LABORATORY TEST for MUSCULAR DYSTROPHY
1. Blood test
When blood tests are performed for muscular dystrophy, the levels of enzyme, creatine phosphokinase (CPK) is estimated. It is found mainly in the brain, heart, skeletal muscles, and other tissues which help cells produce a biochemical reaction that results in high-energy molecules that cells use to perform normal functions. When creatine kinase combines with adenosine triphosphate (ATP) it produces phosphocreatine and adenosine triphosphate (ATP). The muscles use these energy molecules to contract muscle fibers. This enzyme rises in the blood due to muscle damage and may reveal some forms of muscular dystrophy before any physical symptoms appear.
Electromyography (EMG) measures muscle response or electrical activity in response to a nerve’s stimulation of the muscle. The test is used to help detect neuromuscular abnormalities. A needle is inserted into the muscle at rest and during contraction. By measuring the muscle’s response, the muscle damage which has occurred can be measured.
Increased insertional activity or abnormal spontaneous activity may be present if there has been a substantial amount of muscle fiber necrosis.
When the muscle fiber membrane excitability is increased further, these electrical activities may become spontaneous. Although, abnormally increased insertional activity is a well-known abnormality in a denervation process or with muscle fiber necrosis, reduced insertional activity is also abnormal. This may occur in a number of settings, including muscle fibrosis and fatty infiltrates. An important clue to muscle fiber replacement by fibrosis or fatty tissue is that the consistency of the muscle and resistance to the advancing needle are changed. In the case of fatty infiltrate, resistance to the needle is reduced.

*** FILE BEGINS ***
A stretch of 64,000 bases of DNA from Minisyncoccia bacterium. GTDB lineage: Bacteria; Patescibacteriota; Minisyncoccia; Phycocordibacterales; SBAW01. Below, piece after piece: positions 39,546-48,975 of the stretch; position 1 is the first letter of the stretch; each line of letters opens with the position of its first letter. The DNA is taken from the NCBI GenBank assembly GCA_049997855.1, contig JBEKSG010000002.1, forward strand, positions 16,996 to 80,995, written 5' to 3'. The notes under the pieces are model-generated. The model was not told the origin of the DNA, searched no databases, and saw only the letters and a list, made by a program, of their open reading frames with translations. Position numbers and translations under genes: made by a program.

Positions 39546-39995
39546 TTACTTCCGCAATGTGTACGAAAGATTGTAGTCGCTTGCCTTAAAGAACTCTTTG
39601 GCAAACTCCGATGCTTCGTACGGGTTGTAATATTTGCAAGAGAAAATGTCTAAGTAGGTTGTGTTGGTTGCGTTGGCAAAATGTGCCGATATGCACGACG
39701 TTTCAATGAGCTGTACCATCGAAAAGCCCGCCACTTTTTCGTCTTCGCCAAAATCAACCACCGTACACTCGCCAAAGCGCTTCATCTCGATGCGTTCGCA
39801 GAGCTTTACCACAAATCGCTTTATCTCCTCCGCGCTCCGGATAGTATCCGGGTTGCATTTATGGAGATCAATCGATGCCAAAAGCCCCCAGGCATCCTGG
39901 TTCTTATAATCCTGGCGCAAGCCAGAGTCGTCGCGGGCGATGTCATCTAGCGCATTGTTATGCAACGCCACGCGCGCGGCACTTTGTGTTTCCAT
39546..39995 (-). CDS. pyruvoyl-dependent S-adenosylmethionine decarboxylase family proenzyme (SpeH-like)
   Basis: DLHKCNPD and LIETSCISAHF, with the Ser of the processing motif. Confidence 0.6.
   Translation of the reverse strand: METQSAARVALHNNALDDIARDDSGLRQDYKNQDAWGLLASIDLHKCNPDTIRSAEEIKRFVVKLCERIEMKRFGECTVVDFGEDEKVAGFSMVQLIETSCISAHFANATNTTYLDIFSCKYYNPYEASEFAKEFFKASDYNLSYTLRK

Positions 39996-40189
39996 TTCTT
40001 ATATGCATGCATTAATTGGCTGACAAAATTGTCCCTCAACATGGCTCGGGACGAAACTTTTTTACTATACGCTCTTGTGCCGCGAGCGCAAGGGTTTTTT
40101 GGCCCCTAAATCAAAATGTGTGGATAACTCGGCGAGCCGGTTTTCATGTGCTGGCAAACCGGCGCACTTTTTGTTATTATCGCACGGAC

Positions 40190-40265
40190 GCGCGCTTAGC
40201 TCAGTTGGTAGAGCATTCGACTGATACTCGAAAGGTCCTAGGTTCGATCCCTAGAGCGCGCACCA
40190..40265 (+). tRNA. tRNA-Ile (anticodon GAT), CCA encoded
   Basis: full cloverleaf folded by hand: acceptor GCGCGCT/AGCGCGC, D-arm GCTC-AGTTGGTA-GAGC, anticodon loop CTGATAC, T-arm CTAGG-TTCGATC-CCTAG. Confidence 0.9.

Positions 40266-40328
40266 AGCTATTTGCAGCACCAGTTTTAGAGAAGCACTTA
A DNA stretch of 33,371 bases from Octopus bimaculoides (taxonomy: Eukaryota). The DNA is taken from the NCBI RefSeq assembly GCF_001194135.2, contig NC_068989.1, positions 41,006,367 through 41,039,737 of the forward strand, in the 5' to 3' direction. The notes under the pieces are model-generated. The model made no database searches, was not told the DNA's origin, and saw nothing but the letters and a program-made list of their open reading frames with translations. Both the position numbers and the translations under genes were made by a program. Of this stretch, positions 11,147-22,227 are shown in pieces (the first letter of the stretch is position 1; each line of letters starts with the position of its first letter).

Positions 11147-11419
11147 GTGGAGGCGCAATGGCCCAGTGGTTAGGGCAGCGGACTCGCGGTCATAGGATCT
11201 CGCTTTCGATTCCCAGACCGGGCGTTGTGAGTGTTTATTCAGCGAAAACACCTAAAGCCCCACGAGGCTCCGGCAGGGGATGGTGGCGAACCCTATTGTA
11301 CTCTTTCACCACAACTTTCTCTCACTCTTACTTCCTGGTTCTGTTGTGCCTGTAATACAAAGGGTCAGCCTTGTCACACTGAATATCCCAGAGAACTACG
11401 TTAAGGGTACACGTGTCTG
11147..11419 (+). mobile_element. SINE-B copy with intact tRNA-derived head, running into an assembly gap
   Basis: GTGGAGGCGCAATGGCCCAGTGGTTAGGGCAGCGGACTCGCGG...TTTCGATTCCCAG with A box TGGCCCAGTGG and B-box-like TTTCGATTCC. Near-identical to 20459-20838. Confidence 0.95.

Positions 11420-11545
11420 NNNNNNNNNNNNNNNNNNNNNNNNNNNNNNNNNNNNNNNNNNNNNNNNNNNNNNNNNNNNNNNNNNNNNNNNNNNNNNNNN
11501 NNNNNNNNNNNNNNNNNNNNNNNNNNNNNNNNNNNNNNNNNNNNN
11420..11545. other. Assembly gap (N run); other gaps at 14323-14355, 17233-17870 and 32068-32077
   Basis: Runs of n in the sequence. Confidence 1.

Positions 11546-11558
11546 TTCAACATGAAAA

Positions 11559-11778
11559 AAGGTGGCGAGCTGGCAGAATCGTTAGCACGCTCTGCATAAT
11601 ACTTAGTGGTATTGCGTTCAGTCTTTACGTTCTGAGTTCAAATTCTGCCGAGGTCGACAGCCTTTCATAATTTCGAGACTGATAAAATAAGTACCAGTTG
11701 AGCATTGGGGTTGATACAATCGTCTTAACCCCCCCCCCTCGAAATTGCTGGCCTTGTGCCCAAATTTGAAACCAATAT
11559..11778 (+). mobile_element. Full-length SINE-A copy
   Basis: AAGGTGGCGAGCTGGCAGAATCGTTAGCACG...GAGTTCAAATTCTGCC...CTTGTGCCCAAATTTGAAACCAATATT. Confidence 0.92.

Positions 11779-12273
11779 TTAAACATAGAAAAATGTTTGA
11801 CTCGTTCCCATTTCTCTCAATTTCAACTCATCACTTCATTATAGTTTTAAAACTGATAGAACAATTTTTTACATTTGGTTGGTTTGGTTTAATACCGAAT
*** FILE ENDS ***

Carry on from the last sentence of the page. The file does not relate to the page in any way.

3. Muscle biopsy
A muscle biopsy is a procedure used to diagnose, diseases involving muscle tissue. It is one of the most reliable tests to confirm the diagnosis of muscular dystrophy. The tissue sample is obtained by inserting a biopsy needle into the muscle and a small piece of muscle tissue is removed and then examined microscopically. If muscular dystrophy is present, changes in the structure of muscle cells and other characteristics of the different forms of muscular dystrophy can be detected. The sample can also be stained using immunohistochemistry, to detect the presence or absence of particular proteins. The muscle selected for the biopsy depends on the location of symptoms which may include pain or weakness. The muscles often selected for sampling are the biceps (upper arm muscle), deltoid (shoulder muscle), or quadriceps (thigh muscle).
4. DNA test
Genetic testing is often the best way to confirm a diagnosis in a patient with signs or symptoms suggestive of a muscular disease. Availability of genetic tests make it possible to diagnose these disorders early and also avoid invasive procedures like muscle biopsy. A muscle biopsy is needed only if the DNA-based test is negative. Genetic tests are available for DMD/ BMD, Myotonic dystrophy, FSHD and few forms of LGMD.